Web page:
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Discussion Starter #1
So the throttle on my '71 1750 was really sticky, especially when the engine was cold. It was undriveable: the engine would keep revving even after I lifted my foot from the accelerator. I identified the cause as a stiff or sticky short link. (That the root of the problem is in the throttles is unquestionable. When I pull that little plastic clamp from the short link off the bellcrank, the bellcrank springs back beautifully.) So, I yanked the throttle bodies out of there and concluded that the spindle on which the butterflies and synch lever are mounted was really gummed up. I dumped both throttle bodies into a degreaser and within about a half hour, the stickiness was almost completely gone in one throttle, but still existent in the other. They are just really dirty. But, I want to clean them out more thoroughly. So, now I'm trying to dismantle the throttles completely so they can be properly cleaned.

That's when I encountered some problems. If you look at the throttle body, the spindle that mounts the butterflies is locked in with two small roll pins on either side (mine are impossible to punch out on account of rust and I've already broken two 1/16" drill bits inside the roll pins!:(). Photo 1 below is close-up of the offensive roll pin. But, even if I get those punched out, the spindle will not come out, obviously, without removing the throttle butterflies. How in THE heck do you take the butterflies out?

Each butterfly is attached by two small brass screws. Once I get the screws out, though, the fit of the butterflies in the body is so exact that they get jammed when trying to slide them out. I'm not forcing them, because I don't want to mar anything. I succeeded in "tickling" one of the butterflies out, but the other won't extricate. Photo 2 below is shot showing one butterfly out. I am able to move it around a bit (i.e. I can spin it), but it is a tough cookie and won't come out. Also, I've noticed that the body is beveled inside -- more narrow toward the ends that attach to the air box -- so I'm aware the butterflies must come out the other end. But, they still won't obey.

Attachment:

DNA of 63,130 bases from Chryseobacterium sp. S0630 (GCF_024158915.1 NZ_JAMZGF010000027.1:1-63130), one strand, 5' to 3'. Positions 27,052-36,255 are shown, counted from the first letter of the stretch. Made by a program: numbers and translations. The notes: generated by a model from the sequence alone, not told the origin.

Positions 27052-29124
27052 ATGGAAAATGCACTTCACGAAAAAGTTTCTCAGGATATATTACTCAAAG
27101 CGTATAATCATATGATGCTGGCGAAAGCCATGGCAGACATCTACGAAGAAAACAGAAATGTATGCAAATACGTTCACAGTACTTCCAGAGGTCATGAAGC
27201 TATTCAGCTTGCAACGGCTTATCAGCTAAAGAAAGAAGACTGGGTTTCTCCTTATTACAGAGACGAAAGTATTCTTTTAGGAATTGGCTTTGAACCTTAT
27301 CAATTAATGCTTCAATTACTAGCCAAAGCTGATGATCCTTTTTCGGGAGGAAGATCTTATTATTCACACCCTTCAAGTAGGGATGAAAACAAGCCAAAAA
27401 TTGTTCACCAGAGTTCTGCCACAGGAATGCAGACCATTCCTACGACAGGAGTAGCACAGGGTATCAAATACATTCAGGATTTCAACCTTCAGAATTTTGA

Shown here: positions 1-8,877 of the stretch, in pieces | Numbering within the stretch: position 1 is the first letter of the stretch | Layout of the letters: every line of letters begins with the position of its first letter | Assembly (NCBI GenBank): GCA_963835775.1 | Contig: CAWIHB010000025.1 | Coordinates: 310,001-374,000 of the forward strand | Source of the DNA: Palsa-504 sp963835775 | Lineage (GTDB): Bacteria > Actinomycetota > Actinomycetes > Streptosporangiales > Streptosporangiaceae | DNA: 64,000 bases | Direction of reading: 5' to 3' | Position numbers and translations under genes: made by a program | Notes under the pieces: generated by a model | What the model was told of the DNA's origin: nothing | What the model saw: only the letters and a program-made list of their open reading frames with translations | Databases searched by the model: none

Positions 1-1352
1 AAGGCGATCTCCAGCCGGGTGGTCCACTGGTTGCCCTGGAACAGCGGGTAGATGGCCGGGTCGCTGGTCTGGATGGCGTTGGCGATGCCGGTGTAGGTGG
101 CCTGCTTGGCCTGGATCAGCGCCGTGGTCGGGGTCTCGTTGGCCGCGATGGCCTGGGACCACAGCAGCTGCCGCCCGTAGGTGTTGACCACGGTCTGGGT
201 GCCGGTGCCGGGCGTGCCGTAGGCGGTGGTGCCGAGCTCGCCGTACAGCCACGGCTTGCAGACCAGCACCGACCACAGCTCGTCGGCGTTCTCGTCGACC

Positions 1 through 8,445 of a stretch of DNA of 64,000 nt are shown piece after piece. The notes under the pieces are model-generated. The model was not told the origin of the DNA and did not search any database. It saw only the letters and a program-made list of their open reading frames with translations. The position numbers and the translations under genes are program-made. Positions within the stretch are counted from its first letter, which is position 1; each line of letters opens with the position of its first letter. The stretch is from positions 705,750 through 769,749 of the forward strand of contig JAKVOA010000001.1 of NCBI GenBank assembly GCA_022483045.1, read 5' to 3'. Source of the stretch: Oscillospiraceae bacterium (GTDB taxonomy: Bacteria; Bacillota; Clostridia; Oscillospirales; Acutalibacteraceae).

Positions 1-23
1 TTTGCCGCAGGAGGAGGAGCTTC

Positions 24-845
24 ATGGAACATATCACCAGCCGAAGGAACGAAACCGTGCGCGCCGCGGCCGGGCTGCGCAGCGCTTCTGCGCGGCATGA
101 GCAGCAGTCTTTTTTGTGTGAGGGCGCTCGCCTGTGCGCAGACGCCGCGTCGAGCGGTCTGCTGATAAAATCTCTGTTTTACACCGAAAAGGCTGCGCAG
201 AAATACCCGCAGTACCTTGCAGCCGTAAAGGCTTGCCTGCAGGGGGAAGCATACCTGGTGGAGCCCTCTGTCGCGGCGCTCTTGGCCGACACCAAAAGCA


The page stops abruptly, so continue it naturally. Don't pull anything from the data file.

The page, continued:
Any thoughts on (1) punching a very seized 1/16" roll pin and (2) more importantly, getting the butterflies out?

I've searched unsuccessfully for this solution, but none appears. If this thread is duplicative without my knowing, please let me know and I'll pull it.


Thanks.
 

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I don't think this subject has come up before. I personally don't recommend that the throttle bodies be disassembled because of the things you're running up against, although if badly corroded, you might now have a choice. When re-assembled you have to be absolutely sure that the butterfly screws are staked/locktite'd so there's no possibility that they could back-out and be injested by the cylinder.

If you're about at the end of your ideas on removing the stuck screws, consider taking it up to a good machine shop and see what they can do.

While it's easy to do, I recommend you change the small seals at the end of each shaft.
 

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Butterfly Catastrophe!

This is a bummer.... Trying to drive out that little &*%$! roll pin described above has resulted in catastrophe!!! Either (a) the rod that holds the butterflies in place (on the end of which is the offending roll pin, see photos) or, more likely, (b) the throttle body itself ...

...has bent.

...
...
...

...NOOOO!!!!!

The butterflies are flightless. They won't close all the way and, I am one *very* sad jackass moron right now. I think the aluminum throttle body got ever so slightly flattened, maybe in the vice (try not to scold me, I know) preventing butterfly closure.

Now what? ...Other than "walk."
 

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I feel your pain. I was recently replacing a suspicious shaft and seals on carburetor and ended up bending the new shaft pushing it in. That was $40 thank you very much... . I learned there was a good reason to use copper when tapping in something like a shaft...
 

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Here's another good source: Alfa Parts Exchange APEDIRECT.COM

This is a bummer.... Trying to drive out that little &*%$! roll pin described above has resulted in catastrophe!!! Either (a) the rod that holds the butterflies in place (on the end of which is the offending roll pin, see photos) or, more likely, (b) the throttle body itself ...

...has bent.

...
...
...

...NOOOO!!!!!

The butterflies are flightless. They won't close all the way and, I am one *very* sad jackass moron right now. I think the aluminum throttle body got ever so slightly flattened, maybe in the vice (try not to scold me, I know) preventing butterfly closure.

Now what? ...Other than "walk."
 
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